A 23-year-old Chinese woman was abducted from her hotel in Dubai and whisked away to an undisclosed location. She was held for several days at a villa that had been converted into a jail where she was forced to sign some documents or suffer further consequences. Regrettably, she did what was asked of her, and as promised, she was released.
Her captors had not been local Emiratis as one might expect. They were Chinese operatives working in plain sight in Dubai and this was not a strategically planned covert operation. The woman, Wu Huan, was indeed hiding out, but she thought she was safe once she defected from her homeland.
Wu Huan had committed no crime in either country, but because her fiance’ in China had been accused of being a radical dissident, her cooperation was desired. After being forced under threat to sign and attest to some incriminating evidence they claimed to have against her hubby-to-be, they apologized for the inconvenience and sent her on her way. Wu Huan is now seeking asylum in the Netherlands.
But the story only begins here. While being held in a private and secluded cell, Wu heard other voices permeating through the walls. She immediately recognized the one-of-a-kind dialect spoken only by Ughyr Muslims. Since she could only detect a couple of voices Wu has no idea how many of them are there along with other prisoners, and she certainly did not go back to find out.
It’s already known how China operates secret prisons in their own countryside known as “black sites” where the treatment of prisoners has been reported as less than humane. This is where prisoners who cannot be officially charged are held without the benefit of bail or legal representation.
Almost every political prisoner gets to enjoy these luxurious accommodations where their daily needs are never met and torture is the general order of the day. Black sites are almost always disguised as hotels or quaint guesthouses, but in reality, they’re Chinas own Hotel California’s where the guests can never leave.
Wu Huan, one of the few to manage being released from a black site, provided clear-cut evidence of China setting up shop outside of their own borders. And as is overly apparent, Dubai must be okey-dokey with it. This is the first of such sights reported to be on foreign turf, but all indicators say it isn’t the only one, and most likely Dubai isn’t the only country willing to turn its back.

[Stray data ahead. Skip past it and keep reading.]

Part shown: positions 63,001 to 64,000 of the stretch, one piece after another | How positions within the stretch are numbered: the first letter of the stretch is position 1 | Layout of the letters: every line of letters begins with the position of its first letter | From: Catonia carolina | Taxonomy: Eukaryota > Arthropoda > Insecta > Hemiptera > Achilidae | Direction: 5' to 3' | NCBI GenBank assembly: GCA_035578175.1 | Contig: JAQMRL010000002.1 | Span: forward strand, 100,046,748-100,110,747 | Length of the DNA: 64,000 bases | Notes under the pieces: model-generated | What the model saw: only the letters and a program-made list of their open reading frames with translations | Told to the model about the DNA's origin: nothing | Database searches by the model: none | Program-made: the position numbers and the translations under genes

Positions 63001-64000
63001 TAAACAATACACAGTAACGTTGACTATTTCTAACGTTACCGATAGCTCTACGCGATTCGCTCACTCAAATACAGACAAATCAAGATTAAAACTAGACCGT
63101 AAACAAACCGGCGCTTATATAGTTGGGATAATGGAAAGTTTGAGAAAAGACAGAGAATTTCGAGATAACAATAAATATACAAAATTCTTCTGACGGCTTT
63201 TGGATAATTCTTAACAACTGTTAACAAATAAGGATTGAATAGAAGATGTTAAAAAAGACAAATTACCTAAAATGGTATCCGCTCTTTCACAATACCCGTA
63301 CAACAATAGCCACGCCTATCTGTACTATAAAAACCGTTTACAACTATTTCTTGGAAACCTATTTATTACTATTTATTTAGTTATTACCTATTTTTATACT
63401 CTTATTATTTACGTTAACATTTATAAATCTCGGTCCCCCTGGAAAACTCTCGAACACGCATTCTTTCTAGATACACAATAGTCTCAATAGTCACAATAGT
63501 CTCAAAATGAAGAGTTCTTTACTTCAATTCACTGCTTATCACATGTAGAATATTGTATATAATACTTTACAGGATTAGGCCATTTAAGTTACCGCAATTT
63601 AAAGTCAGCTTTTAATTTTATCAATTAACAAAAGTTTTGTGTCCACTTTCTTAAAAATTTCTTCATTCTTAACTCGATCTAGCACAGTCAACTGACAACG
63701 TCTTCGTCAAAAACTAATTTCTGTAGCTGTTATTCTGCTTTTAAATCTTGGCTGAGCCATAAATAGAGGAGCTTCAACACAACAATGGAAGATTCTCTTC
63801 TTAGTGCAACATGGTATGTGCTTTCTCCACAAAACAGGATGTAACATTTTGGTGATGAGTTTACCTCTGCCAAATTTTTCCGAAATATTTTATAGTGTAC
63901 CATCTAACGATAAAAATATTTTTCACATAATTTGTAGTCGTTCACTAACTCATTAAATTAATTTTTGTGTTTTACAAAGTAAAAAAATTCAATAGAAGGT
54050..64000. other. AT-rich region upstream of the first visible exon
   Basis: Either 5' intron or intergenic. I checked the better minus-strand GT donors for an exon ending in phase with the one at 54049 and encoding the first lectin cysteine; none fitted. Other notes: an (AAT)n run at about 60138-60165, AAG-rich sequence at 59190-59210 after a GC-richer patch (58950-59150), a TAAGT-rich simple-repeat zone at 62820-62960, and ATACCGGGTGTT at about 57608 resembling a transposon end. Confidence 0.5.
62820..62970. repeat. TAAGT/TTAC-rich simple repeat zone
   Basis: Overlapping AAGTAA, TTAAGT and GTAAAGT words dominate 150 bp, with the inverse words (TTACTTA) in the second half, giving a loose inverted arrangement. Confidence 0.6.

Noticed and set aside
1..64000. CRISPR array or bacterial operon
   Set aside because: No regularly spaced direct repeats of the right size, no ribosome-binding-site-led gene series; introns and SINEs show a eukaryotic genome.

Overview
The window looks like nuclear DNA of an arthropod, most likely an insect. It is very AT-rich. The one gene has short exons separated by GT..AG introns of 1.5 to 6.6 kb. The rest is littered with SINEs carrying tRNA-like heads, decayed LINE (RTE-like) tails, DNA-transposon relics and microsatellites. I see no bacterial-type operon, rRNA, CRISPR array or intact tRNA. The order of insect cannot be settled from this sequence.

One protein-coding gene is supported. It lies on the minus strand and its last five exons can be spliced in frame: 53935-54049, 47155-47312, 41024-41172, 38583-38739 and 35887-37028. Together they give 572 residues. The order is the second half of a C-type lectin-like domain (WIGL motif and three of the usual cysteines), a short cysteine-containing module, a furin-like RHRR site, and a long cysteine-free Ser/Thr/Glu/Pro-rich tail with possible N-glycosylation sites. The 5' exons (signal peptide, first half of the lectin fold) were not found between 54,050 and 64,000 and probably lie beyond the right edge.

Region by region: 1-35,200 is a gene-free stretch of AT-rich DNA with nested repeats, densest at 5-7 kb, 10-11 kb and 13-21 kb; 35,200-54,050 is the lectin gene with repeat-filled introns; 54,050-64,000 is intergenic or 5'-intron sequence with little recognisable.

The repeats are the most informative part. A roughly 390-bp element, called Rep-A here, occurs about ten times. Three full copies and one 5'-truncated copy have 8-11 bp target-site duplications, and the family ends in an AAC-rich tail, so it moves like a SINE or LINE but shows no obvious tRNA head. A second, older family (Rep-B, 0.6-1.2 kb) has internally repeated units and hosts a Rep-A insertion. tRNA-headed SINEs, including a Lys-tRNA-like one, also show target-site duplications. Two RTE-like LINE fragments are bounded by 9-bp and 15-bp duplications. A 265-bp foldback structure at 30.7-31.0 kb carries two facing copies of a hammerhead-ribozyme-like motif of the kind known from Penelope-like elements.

China’s Foreign Ministry spokesperson, Hua Chunying, said Wu Huan is only trying to create turmoil. “What I can tell you is that the situation the person talked about is not true,” he said in an apparent lie to save his own skin should he admit to China’s wrongdoing.
Dubai Police, doing what good friends do, claim Wu’s accusations are false. They say Wu and a friend left Dubai three months ago of their own accord and were never detained by anyone.
The Dubai government has been quick to issue the following statement. “Dubai does not detain any foreign nationals without following internationally accepted procedures and local law enforcement processes, nor does it allow foreign governments to run any detention centers within its borders. Dubai also follows all recognized global norms and procedures set by international organizations like Interpol in the detainment, interrogation, and transfer of fugitives sought by foreign governments.”
Wu said it’s impossible for her to give the exact location of the prison but reporters from the AP are investigating what they have to go on. Thus far the stamps on her passport coincide with her story, as do a couple of phone texts. One was where she sought the help of a pastor, and another was sent to a Chinese government official.
Whether this and any additional evidence will be enough to make China and Dubai admit to their wicked ways remains to be seen. As of now, it remains in “he said, she said” limbo, but we’re placing on our bet on Wu no matter the outcome.